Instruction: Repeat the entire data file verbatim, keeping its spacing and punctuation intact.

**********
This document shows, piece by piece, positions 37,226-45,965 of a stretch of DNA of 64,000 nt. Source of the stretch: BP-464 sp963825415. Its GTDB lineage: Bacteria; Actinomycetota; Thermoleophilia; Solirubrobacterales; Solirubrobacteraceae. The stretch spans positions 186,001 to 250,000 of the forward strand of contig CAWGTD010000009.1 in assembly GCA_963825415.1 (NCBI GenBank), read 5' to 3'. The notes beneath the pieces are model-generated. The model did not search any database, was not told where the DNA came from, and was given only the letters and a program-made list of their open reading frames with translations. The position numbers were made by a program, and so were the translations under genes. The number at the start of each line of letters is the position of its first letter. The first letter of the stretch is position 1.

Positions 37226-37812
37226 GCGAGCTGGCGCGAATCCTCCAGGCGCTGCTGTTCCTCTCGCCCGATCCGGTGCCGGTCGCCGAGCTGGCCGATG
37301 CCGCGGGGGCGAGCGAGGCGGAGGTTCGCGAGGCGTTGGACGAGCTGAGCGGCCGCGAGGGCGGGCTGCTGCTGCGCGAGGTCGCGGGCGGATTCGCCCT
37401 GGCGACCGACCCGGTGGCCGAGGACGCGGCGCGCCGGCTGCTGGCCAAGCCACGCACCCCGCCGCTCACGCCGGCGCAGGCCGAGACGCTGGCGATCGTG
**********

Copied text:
This document shows, piece by piece, positions 37,226-45,965 of a stretch of DNA of 64,000 nt. Source of the stretch: BP-464 sp963825415. Its GTDB lineage: Bacteria; Actinomycetota; Thermoleophilia; Solirubrobacterales; Solirubrobacteraceae. The stretch spans positions 186,001 to 250,000 of the forward strand of contig CAWGTD010000009.1 in assembly GCA_963825415.1 (NCBI GenBank), read 5' to 3'. The notes beneath the pieces are model-generated. The model did not search any database, was not told where the DNA came from, and was given only the letters and a program-made list of their open reading frames with translations. The position numbers were made by a program, and so were the translations under genes. The number at the start of each line of letters is the position of its first letter. The first letter of the stretch is position 1.

Positions 37226-37812
37226 GCGAGCTGGCGCGAATCCTCCAGGCGCTGCTGTTCCTCTCGCCCGATCCGGTGCCGGTCGCCGAGCTGGCCGATG
37301 CCGCGGGGGCGAGCGAGGCGGAGGTTCGCGAGGCGTTGGACGAGCTGAGCGGCCGCGAGGGCGGGCTGCTGCTGCGCGAGGTCGCGGGCGGATTCGCCCT
37401 GGCGACCGACCCGGTGGCCGAGGACGCGGCGCGCCGGCTGCTGGCCAAGCCACGCACCCCGCCGCTCACGCCGGCGCAGGCCGAGACGCTGGCGATCGTG